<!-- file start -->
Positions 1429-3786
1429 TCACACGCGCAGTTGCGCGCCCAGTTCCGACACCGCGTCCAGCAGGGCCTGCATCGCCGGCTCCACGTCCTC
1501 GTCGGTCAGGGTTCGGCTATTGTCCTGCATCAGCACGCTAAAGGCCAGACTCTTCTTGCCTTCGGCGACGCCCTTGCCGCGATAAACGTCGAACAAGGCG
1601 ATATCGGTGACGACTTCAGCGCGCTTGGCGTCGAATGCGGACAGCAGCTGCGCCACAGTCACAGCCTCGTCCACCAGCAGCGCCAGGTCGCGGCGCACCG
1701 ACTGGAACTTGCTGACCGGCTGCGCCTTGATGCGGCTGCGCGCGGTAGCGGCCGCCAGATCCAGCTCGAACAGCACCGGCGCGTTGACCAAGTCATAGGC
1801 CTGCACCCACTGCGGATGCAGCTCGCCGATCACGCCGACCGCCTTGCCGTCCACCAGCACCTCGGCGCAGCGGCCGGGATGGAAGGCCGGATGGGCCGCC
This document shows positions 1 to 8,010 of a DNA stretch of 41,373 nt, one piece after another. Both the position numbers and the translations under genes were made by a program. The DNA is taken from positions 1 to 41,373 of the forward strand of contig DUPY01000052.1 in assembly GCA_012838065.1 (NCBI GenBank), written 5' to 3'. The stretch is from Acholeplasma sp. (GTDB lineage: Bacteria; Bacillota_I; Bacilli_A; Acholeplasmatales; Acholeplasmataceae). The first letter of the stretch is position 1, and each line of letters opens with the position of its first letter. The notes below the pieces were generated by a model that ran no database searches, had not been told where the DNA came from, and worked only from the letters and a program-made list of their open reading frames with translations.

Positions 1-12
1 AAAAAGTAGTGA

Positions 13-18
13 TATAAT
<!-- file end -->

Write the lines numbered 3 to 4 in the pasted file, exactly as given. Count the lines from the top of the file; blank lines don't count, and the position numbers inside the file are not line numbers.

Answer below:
1501 GTCGGTCAGGGTTCGGCTATTGTCCTGCATCAGCACGCTAAAGGCCAGACTCTTCTTGCCTTCGGCGACGCCCTTGCCGCGATAAACGTCGAACAAGGCG
1601 ATATCGGTGACGACTTCAGCGCGCTTGGCGTCGAATGCGGACAGCAGCTGCGCCACAGTCACAGCCTCGTCCACCAGCAGCGCCAGGTCGCGGCGCACCG